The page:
By Dew Ailes
By Chad Garrison
By Mabel Suen
By Chris Kornelis
By Mike Seely
By Daniel Hill
By Allison Babka
By Daniel Hill
The traveling punk-rock circus known as the Vans Warped Tour is a sensory overload of loud bands, loud people and loudly colored merchandise tents. It also presents a mathematical anomaly: Even the most die-hard music enthusiast couldn't possibly watch all 63-plus bands in the hours allotted to the outdoor fest. But with the power of MySpace and first impressions, the RFT listened to at least one song by nearly every single band playing the St. Louis date of Warped Tour and compiled the following guide to the all-day event.
After Midnight Project: Radio-friendly modern rock that plays out like nü-metal in a major key.
Aiden: Dark emo with lyrics about wasting away and hanging out in gutters, all further dramatized by pianos and gang vocals.
The A.K.A.'s: Organ-driven garage rock reminiscent of early (International) Noise Conspiracy. Music by which to ride Vespas.
Alexisonfire: Gruff-voiced verses and sung-but-not-nasal choruses. Feels like a post-hardcore version of Sponge's track ("Plowed") on the Empire Records soundtrack.
The Architects: Anthemic garage rock from members of defunct mod-ska outfit the Gadjits.
Attack! Attack!: Metalcore verses meet pop-punk choruses. Live, I wonder if these guys use auto-tune or have somebody editing and quantizing drums, because they rely so heavily on those Pro Tools tricks on its recordings.
Authority Zero: Long-running melodic punk band with hardcore, reggae and surf influences.
Big D and the Kids Table: These are the weird 30-year-old dudes who show up unannounced at the high school kegger and trash the place. Musically solid third-wave party ska that's defiantly immature.
Bouncing Souls: The kings of fist-pumping, mid-tempo, punk-rock anthems that bring out the drunken soccer hooligan inside all of us.
Breathe Carolina: Wussy electro-pop with nasal vocals, as if the Postal Service received estrogen shots or OneRepublic had to perform with its singer's nose plugged. These guys will probably get drowned out by the metal band one stage over.
brokeNCYDE: Femme Fatality meets Lil Jon. This band only exists to make people like me grudgingly use the phrase "emo crunk."
Conditions: Emo with hardcore speed, pop polish and melodramatic lyrics à la Saves the Day.
The Devil Wears Prada: Metalcore with Southern rock riffs in the vein of Every Time I Die. Alternates between Morse code chugga-chuggas and melodic punk — sort of like Attack! Attack!, but performed by human beings.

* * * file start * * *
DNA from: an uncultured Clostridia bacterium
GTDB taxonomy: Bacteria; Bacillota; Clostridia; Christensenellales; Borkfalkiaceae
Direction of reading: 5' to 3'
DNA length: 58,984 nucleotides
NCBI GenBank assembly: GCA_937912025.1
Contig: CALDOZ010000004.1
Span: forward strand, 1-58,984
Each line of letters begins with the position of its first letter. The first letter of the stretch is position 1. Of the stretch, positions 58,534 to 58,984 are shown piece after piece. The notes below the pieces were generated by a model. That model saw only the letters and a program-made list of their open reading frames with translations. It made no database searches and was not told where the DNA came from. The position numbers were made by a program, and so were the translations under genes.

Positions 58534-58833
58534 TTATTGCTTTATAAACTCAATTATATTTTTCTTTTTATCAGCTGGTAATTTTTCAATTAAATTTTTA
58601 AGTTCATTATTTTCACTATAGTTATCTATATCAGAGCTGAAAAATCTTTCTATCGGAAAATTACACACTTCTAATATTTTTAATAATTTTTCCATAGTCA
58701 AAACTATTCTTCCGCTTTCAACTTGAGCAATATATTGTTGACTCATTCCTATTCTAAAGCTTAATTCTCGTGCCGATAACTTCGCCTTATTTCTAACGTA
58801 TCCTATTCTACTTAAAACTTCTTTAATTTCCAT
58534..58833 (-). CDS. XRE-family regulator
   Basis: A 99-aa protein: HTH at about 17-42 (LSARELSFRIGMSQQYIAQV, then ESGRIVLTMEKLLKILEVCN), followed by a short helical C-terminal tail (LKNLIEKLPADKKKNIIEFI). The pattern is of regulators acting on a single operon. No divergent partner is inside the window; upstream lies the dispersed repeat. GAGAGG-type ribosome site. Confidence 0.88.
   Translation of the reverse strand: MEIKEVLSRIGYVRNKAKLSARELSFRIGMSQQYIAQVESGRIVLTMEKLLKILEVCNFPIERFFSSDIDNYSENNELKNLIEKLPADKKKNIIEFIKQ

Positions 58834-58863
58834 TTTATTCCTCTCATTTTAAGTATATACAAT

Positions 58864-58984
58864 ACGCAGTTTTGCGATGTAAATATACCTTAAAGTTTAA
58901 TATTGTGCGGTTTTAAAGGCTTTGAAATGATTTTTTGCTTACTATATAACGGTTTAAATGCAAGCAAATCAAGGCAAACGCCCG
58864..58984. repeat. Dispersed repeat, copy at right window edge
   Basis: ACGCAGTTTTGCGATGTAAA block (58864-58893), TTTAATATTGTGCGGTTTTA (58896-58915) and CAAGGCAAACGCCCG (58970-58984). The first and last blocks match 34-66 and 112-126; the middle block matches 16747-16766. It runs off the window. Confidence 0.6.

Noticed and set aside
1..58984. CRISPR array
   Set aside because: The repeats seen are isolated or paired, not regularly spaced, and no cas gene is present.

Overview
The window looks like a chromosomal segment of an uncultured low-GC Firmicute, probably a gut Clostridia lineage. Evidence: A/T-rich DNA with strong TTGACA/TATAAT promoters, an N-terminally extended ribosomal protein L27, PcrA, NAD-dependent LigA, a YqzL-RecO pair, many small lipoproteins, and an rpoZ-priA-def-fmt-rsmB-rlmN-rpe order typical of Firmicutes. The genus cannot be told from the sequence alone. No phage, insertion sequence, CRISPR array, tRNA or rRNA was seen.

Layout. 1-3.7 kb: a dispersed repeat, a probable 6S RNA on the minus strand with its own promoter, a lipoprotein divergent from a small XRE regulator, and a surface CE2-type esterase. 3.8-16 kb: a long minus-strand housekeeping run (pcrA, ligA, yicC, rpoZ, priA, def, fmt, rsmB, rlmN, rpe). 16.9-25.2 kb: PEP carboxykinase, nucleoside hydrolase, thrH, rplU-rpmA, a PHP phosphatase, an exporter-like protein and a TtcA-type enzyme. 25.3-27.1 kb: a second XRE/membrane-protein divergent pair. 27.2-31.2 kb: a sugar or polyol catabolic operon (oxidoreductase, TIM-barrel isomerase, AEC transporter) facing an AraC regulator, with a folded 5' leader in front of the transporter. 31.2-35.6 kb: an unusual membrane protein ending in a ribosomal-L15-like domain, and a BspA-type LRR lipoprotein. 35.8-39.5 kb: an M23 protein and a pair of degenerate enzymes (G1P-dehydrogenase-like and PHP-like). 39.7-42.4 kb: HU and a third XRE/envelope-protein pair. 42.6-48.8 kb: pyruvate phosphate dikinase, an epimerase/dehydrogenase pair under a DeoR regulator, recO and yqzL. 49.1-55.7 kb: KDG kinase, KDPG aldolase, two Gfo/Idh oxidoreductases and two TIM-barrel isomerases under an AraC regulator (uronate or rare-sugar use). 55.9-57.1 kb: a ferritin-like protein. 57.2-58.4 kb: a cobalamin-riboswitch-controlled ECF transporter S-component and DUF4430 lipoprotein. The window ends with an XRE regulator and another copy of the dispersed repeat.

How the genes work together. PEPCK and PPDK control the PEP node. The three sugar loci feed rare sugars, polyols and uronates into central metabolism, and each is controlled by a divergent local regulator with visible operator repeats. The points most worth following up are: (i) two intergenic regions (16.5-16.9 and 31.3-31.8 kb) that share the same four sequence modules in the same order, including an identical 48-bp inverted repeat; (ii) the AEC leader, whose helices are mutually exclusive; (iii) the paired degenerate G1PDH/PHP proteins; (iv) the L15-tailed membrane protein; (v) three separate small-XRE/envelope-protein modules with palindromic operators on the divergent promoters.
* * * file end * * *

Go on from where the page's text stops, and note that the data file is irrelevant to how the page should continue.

Dirty Heads: Reggae-influenced hippie-punks who really, really like Sublime.
Echo Movement: Reggae-influenced hippie-punk band that really, really likes Sublime and gets bonus points for the song title "I Think God Smokes Weed."
Forever the Sickest Kids: Keyboard-heavy, pretty-boy emo-pop.
Gallows: Extremely British punk rock. Sex Pistols comparisons are inevitable, but the band sounds more like an angrier version of Bouncing Souls.
Hit the Lights: See Every Avenue.
I Set My Friends On Fire: Ironically schizophrenic band that pivots between A Day To Remember's breakdowns, Breathe Carolina's electro verses and the Blood Brothers' mathy spazz-outs.
In This Moment: Female-fronted rock band that claims to be metal but sounds like Evanescence.
Inward Eye: Garage-influenced political punk that's like a better-executed version of Green Day's newest album.
Ivoryline: Woe-is-me mid-tempo emo rock with big power chords and the occasional dance beat.
Less Than Jake: Ska-band-turned-punk band with horns-turned-punk band without horns-turned-alternative-rock band. Currently a punk band again that may or may not have horns.
Longway: Southern California skate punk with rockabilly fascinations.
Madina Lake: See Ivoryline.
The Maine: This band follows the same formula as Madina Lake and Ivoryline, but has hints of All Time Low's overproduction.
Meg & Dia: Female-fronted alt-pop akin to the similarly named Tegan and Sara, but even more fitting for adult-contemporary radio.
Millionaires: Underage girls rapping about getting drunk. Somebody is a marketing genius.
P.O.S.: Self-deprecating Rhymesayers emcee with interesting beats and decent flow, but an unfortunate habit of screaming in his songs.
Phathom: Megadeth riffs meet Bad Religion's rally cries.
Scary Kids Scaring Kids: See Escape the Fate.
Senses Fail: Punky post-hardcore with melodic outbursts and metal tendencies.
Shad: Wordy Canadian rapper named after a fish, with jazz-sampling beats and flow comparable to Wale and Lupe Fiasco.
Sing It Loud: See the Maine.
Single File: Power-pop songs about girls, like a less-goofy Nerf Herder.
Streetlight Manifesto: The new band from the former Catch 22 frontman sounds an awful lot like his old band and even covers Catch 22's Keasbey Nights record in its entirety. Still, SM is perhaps the most interesting and proficient active ska band around.
Tat: Mid-tempo punk band with speed-metal rhythm guitars. I had to look up this band on Wikipedia to figure out its singer is a girl, and I'm still not totally convinced.
Therefore I Am: Gruff-voiced melodic punk with a hint of late '90s Midwestern emo-core. Not the heaviest band on Warped Tour, but it might be the most genuinely pissed off.
TV/TV: See InnerPartySystem.
Underoath: Semi-technical semi-Christian semi-hardcore. When asked the question "What Would Jesus Do?" the band answers, "Spin kicks."
Valencia: See Ivoryline, Madina Lake.
VersaEmerge: Dramatic emo. Aiden with a female vocalist.
We The Kings: See All Time Low.
Westbound Train: R&B- and traditional ska-influenced band, which fulfills Warped Tour's "one non-hippie reggae band" requirement.
The White Tie Affair: See All Time Low, We The Kings.
You Me at Six: See Hit the Lights, Every Avenue.
3OH!3: See brokeNCYDE.